Children take part in individual reading every week to apply their skills learnt in phonics. They have reading activities in their child-initiated time as well. Once sounds have been introduced, teachers spend time embedding the sounds in different contexts. In addition to this, they are taught to understand what they are reading, being questioned about characters and settings, and making simple predictions based on what they have already read. This can be completed through role-play activities and drama, where children have to be a character and understand how the character relates to others.
Throughout our school, you will see VIPERS displays. VIPERS stands for vocabulary, inference, prediction, explain, retrieve, sequence or summarise. Vipers is a range of reading prompts based on the 2016 reading content domains found in the National Curriculum Test Framework documents which can be found online here: https://www.gov.uk/government/publications/keystage-2-english-reading-test-framework We use VIPERS as a consistent approach to teaching children how to tackle questions that they will come across within their school life.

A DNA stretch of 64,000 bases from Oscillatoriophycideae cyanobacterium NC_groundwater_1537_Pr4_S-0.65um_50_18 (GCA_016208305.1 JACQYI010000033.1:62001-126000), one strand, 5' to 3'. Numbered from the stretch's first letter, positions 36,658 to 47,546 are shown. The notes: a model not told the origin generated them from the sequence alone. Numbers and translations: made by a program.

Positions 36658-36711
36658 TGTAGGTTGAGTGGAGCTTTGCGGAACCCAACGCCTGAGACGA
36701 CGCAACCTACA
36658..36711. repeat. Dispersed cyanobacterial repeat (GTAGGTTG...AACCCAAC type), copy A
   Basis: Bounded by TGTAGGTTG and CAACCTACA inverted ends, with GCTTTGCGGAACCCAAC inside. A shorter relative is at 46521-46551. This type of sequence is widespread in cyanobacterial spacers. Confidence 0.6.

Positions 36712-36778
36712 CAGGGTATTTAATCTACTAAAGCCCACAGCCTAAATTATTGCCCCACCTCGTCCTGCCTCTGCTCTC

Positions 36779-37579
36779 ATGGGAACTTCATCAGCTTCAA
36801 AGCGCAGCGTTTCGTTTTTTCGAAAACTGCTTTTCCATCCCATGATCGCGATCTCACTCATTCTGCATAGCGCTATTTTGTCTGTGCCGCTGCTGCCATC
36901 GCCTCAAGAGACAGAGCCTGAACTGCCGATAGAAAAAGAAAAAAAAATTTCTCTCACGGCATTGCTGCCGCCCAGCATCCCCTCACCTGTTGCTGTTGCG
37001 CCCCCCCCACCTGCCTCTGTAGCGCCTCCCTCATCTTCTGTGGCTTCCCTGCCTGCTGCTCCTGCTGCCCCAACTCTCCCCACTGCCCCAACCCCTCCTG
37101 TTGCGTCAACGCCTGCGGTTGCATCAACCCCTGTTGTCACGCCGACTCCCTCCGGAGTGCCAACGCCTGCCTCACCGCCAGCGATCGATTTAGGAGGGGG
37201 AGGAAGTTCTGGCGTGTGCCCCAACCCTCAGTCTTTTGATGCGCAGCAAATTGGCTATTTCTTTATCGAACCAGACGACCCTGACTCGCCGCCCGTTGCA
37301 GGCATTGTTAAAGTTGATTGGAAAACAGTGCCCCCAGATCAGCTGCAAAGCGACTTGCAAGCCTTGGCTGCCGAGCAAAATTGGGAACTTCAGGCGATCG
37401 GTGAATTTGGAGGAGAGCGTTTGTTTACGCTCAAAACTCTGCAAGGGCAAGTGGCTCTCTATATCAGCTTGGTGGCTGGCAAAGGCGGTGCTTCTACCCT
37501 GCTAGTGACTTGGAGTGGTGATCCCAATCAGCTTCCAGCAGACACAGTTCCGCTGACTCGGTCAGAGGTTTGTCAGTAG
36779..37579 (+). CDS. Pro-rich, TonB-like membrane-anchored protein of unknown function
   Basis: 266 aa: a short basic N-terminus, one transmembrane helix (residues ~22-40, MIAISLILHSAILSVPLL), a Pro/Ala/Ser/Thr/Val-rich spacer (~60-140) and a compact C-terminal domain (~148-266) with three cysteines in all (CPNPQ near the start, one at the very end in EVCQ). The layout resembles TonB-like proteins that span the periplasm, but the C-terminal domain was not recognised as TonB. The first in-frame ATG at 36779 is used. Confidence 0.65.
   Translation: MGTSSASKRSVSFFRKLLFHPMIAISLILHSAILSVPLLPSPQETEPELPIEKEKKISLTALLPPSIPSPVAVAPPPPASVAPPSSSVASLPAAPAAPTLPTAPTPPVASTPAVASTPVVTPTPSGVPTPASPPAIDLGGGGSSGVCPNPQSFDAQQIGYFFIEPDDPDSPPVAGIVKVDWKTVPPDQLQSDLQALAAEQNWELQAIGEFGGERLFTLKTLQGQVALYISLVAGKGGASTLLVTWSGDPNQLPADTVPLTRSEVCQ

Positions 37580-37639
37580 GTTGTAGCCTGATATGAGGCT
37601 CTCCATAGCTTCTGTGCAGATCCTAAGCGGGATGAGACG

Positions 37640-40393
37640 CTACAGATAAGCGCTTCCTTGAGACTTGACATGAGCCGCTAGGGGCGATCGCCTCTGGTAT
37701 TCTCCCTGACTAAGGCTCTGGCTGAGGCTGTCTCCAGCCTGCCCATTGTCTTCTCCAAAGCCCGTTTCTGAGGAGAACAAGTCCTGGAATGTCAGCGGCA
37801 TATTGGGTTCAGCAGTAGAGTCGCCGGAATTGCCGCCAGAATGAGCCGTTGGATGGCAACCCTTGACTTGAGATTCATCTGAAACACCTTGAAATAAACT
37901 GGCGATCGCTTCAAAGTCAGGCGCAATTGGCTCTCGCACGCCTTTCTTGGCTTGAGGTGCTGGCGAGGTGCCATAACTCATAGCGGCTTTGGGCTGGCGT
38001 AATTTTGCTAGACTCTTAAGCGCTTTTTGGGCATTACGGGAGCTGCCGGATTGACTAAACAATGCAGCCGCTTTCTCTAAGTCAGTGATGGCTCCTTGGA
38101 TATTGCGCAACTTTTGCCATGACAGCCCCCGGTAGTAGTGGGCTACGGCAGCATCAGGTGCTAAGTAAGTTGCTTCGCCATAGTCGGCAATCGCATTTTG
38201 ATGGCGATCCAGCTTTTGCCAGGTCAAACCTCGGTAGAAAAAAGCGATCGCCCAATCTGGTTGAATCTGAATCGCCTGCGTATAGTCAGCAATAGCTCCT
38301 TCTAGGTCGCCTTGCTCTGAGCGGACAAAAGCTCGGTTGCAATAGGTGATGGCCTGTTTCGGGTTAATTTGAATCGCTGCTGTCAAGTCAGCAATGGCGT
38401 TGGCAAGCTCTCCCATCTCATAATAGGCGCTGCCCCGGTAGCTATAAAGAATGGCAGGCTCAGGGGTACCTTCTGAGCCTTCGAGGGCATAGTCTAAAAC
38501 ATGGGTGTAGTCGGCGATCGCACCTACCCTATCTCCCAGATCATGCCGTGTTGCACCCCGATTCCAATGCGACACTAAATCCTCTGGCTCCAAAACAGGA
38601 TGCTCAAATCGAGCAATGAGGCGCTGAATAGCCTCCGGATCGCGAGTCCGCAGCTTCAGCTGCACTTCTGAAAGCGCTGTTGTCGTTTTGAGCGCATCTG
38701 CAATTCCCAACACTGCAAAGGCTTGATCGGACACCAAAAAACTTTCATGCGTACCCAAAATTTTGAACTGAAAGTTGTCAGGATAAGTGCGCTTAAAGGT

Reading in Years 1 and 2
Reading in KS1 is taught through phonics which is a method of teaching reading by letter sounds, which builds up to blending these sounds together to achieve full pronunciation of whole words. Phonics is taught through 'Letters and Sounds' and throughout KS1 the children learn phase 4-6, building upon their knowledge of phase 2 and 3, which is covered in year R. During phase 4-6 the children learn phonemes, graphemes, split digraphs, prefixes and suffixes and tenses. They are also taught a range of words by sight; these are called tricky words and cannot be sounded out phonetically. Children complete a 20-minute phonics session daily.